How can I keep it from hurting those I love?

 

            One woman made the statement, "I need to know how to be sensitive in my sharing."  I think this is a key principle in how we tell others about our abortion experience.  There is no easy way to tell someone you have had an abortion.  Likewise, there is no formula of words to say.  The Bible tells us to "speak the truth in love" (Ephesians 4:15).  Gentleness in relating the facts of your abor­tion is neces­sary.  Remember that as abortion hurt you, so it will often hurt those you choose to tell.  Abortion affects the lives of all those around you.  People will hurt both for you and for their own loss once it is revealed to them.  Your love, gentleness, and understanding of their feelings will go far to ease their pain.  Remember, just as you needed someone to "be there" to hear you, so the peo­ple you choose to tell might need you to "be there" for them with a listening and understanding heart.



Your Thoughts

 

 

Before I read this chapter, I had a question about . . .

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In this chapter I have learned . . .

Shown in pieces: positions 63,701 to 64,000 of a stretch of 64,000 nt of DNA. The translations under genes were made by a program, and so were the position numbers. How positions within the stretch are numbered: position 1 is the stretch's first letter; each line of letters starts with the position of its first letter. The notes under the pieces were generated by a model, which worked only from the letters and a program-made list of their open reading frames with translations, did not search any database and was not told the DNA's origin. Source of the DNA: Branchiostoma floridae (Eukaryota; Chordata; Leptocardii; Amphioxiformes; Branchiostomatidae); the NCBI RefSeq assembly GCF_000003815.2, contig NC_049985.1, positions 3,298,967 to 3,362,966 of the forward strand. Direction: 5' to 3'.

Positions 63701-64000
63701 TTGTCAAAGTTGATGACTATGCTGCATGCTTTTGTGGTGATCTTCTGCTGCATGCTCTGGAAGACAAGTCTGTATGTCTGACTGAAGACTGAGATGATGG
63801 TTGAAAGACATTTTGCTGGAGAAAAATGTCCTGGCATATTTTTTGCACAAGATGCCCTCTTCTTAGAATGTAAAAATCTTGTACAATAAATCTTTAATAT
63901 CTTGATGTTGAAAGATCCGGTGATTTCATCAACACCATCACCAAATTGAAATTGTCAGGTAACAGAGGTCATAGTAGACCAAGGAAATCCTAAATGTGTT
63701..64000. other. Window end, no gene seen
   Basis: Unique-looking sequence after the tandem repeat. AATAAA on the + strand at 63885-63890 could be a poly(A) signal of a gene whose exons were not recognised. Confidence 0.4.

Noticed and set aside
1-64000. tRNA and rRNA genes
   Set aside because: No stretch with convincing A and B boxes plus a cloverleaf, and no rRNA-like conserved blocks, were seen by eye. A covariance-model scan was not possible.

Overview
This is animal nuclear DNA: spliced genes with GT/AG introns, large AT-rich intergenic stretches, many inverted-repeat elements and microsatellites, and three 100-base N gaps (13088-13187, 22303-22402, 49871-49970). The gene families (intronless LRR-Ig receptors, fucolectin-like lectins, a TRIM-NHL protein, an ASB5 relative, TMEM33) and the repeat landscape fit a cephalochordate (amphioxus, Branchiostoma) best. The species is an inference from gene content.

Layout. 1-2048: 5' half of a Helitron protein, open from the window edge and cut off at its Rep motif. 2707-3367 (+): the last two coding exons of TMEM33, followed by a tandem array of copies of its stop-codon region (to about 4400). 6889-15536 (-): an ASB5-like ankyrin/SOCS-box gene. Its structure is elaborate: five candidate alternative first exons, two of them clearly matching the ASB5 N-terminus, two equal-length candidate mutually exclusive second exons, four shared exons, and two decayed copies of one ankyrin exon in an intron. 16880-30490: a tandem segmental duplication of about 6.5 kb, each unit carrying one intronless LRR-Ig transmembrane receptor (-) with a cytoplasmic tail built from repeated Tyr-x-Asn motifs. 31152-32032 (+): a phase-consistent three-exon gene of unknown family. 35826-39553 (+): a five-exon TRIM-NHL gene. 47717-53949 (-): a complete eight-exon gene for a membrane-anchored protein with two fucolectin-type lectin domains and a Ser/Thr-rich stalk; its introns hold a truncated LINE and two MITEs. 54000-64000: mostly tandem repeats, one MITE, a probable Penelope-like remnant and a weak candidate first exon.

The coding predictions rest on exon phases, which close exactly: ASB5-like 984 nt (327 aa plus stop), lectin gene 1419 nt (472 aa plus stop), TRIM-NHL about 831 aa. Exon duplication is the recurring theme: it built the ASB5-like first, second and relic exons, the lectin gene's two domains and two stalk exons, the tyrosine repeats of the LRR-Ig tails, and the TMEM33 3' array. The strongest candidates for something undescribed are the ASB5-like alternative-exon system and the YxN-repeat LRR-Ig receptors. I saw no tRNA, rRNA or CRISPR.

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To resolve my post-abortion trauma, I will . . .

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I need to talk to God about . . .

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A verse from the Bible which helped me in this chapter is . . .

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After reading this chapter, I have hope because . . .

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[1]  Many women find the book, Mommy, What's Abortion?, helpful both in telling young children the general facts about what an abortion does as well as serving as a "springboard" to tell their children about their own abortions.  See the Appendix for more information.